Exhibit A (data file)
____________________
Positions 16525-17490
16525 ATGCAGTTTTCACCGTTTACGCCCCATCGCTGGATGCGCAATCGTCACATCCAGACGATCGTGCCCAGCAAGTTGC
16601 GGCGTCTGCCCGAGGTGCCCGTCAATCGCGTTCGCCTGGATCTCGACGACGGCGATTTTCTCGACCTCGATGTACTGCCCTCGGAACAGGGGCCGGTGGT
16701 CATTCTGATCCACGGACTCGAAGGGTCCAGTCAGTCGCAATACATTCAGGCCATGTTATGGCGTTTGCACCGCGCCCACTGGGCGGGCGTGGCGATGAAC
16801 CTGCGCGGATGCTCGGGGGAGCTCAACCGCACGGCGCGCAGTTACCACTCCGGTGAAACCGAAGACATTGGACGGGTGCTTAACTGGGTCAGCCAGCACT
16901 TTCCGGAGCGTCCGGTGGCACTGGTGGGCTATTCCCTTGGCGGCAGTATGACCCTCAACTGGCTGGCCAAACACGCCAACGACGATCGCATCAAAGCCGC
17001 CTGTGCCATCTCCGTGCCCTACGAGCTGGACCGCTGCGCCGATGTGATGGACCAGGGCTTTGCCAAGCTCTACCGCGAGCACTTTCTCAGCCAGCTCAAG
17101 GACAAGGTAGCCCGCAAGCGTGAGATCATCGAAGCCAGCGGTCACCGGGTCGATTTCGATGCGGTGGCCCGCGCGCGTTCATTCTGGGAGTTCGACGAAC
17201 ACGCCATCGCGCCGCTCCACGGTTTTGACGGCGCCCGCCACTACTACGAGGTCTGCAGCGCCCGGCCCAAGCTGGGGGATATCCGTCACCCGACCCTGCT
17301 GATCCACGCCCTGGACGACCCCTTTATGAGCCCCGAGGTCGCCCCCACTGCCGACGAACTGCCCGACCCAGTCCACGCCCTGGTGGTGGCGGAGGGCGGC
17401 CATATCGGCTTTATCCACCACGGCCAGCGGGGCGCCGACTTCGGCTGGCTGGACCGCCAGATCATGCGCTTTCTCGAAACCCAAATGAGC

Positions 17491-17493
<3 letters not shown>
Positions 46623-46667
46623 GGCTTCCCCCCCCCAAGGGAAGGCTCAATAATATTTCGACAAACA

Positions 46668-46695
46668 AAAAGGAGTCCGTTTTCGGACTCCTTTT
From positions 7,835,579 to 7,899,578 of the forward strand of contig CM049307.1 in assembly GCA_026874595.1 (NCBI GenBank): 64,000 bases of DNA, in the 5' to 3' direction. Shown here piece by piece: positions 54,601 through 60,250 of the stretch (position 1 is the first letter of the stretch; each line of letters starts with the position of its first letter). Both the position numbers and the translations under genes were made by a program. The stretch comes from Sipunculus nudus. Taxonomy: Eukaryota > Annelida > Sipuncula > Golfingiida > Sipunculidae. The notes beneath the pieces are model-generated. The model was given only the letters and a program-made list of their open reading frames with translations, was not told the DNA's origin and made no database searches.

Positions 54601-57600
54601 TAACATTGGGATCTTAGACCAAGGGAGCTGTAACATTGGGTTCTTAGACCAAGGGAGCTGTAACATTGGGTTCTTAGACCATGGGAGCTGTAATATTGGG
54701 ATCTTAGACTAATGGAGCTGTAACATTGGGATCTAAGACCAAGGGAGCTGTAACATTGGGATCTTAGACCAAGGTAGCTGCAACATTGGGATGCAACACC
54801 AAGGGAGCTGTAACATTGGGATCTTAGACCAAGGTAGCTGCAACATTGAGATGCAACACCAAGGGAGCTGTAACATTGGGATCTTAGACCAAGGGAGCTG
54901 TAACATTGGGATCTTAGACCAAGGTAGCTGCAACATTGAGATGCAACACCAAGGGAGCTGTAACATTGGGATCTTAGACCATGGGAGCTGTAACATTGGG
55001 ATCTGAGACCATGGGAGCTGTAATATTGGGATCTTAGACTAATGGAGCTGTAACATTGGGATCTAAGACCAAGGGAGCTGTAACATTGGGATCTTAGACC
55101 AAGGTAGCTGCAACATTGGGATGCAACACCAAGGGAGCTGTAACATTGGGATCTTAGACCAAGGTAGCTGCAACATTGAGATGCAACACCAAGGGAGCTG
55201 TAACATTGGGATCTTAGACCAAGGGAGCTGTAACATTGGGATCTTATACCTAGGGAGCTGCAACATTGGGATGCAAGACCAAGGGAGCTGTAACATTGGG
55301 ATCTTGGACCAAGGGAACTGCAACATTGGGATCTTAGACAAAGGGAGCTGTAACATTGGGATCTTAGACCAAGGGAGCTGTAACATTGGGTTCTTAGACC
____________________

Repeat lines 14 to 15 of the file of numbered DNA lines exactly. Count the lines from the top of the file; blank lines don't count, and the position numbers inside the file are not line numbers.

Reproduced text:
Positions 46623-46667
46623 GGCTTCCCCCCCCCAAGGGAAGGCTCAATAATATTTCGACAAACA